Hehehe … yeah, this is me and Candy Crush. When I have to play a certain level more than 10 times to pass it, heck yeah my phone’s going to find itself breaking against a wall. Just kidding. Sort of. But in all seriousness, I keep coming back to it, like I do with writing. It doesn’t matter how frustrated the damn game makes me feel at times ’cause when it’s good, it’s good enough to outlast the smaller moments of frustration that I feel at not being smart enough to figure out the puzzle.
Help! I’m Out of Lives. Help! I need more Moves to pass this level!
Every writer and author needs a good beta reader and/or critique partner. Someone to cheer us on, tell us we’ve got the power within us to make our stories shine. Whether online or in person, we have to not only surround ourselves with other writers/creative personalities, but we have to be willing to ask for the help!
In Candy Crush, you only have certain number of moves in which you can beat each level. And to make it a bit more interesting, you only have five lives. When you run out of your lives, you have to wait a certain amount of time before accruing more. *cries* But, wait! I have friends who also play Candy Crush. And they see that I’ve been stuck for a few days on this level. *checks Candy Crush inbox* WOO HOO! Friend A just gave me three extra moves and Friend B has given me a life. SCORE!
It’s All a Part of Our Journey
Every word, every sentence, every line of dialogue, every scene, every chapter, every novel, every critique, every beta read, every blog post, every rejection and every acceptance are the building blocks that make up our writing journey. They are what makes us into better, stronger, NYT-bestselling-level writers. If we want to win at this publishing game, then we’ve gotta do the work. We’ve got to learn, master, and surpass every level of writing craft–especially if we wish to not only draw our readers in, but keep them wanting more.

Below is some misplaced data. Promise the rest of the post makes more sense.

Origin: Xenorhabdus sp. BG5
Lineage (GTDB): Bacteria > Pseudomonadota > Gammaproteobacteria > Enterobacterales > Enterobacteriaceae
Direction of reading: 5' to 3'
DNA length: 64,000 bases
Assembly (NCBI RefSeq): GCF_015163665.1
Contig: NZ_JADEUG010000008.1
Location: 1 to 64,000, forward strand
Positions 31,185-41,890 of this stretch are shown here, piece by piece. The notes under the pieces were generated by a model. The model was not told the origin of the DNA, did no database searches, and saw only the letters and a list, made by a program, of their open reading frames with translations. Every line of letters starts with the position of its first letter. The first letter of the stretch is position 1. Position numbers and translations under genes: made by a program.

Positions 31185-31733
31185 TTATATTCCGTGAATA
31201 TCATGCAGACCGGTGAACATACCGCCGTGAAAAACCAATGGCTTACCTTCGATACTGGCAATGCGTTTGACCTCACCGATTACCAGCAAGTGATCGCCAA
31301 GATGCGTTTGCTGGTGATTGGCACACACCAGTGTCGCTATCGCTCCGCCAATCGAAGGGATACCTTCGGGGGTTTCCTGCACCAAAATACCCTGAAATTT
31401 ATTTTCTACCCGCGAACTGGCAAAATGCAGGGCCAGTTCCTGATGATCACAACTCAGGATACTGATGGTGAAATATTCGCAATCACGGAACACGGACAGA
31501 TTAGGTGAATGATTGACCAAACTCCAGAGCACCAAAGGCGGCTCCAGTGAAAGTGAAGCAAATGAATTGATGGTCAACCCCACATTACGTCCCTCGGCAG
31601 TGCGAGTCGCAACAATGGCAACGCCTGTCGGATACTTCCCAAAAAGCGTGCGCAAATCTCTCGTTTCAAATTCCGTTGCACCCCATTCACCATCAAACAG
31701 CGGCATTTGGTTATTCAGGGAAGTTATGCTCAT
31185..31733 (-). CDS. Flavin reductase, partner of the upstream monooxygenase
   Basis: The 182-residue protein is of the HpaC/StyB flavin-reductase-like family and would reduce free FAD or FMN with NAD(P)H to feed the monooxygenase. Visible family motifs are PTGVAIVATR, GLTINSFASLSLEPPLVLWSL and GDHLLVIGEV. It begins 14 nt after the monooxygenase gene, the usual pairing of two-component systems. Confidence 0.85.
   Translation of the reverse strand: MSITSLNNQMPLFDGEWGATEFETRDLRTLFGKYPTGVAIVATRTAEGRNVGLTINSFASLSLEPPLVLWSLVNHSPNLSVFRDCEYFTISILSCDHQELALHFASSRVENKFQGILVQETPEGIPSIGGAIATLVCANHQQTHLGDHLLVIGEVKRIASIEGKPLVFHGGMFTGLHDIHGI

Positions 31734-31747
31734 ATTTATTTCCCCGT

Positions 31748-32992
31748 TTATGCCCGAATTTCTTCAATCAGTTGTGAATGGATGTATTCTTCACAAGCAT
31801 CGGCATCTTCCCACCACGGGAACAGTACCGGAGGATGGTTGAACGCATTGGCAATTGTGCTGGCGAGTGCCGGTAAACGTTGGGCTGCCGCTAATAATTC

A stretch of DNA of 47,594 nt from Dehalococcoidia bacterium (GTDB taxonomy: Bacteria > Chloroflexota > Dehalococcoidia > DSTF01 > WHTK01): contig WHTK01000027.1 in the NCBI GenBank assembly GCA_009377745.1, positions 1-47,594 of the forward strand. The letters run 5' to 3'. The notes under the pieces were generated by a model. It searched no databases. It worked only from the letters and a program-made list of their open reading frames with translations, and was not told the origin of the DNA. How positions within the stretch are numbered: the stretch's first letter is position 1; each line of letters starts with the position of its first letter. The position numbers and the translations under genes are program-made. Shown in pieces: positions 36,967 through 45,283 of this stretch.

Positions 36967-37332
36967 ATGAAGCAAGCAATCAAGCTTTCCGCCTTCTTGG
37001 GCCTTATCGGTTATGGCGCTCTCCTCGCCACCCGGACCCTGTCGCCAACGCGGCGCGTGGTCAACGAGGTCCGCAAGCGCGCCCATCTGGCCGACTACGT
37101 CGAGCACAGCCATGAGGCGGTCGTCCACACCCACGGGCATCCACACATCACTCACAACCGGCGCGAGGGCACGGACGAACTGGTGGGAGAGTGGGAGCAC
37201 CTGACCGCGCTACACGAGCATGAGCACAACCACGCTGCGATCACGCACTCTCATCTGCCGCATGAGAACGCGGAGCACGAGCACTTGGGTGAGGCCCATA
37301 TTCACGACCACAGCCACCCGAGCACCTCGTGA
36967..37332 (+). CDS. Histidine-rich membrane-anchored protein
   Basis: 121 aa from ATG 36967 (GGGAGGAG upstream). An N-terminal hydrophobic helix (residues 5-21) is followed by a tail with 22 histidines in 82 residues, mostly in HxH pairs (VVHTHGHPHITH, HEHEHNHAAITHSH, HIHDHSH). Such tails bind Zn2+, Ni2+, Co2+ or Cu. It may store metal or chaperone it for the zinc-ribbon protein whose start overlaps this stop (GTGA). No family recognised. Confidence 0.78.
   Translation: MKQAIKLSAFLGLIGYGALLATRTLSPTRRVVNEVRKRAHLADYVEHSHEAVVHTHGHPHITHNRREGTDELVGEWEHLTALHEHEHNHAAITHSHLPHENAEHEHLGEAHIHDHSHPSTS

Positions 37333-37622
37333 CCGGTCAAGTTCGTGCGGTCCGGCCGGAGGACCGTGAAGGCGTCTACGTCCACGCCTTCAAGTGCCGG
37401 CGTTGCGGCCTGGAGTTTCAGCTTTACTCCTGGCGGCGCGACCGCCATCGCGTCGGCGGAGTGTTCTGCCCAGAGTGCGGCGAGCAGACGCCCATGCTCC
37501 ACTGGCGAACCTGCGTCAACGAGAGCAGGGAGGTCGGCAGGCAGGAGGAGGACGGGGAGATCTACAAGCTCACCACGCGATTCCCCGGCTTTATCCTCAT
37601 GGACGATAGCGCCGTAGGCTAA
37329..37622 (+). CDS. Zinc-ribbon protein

We have to know when to sacrifice for our passion, when to take a break and decompress, when to stay up all night and when to listen to our bodies and go to bed. And we have to make smart investments with our money, energy and time. I have an hour before work. Should I write? Or should I play Candy Crush? *ponders* Writing it is!
As of this morning, I’ve actually managed to stay off Candy Crush for 2 days. Okay, well, not completely. Because I want to continue to support my friends’ addiction to the game, I’ve logged in via cellphone and sent them lives and extra moves to help their progress. But other than that, no playing for this writer.
The new rule in my home is: No playing Candy Crush unless I write 500 fresh words. Oh! That means I get to play today since this post is well over 500 words, right? 🙂
What about you? Do you play Candy Crush? Can you think of additional writerly lessons from this game? Do you have another game-crack of choice? How do you abstain from playing?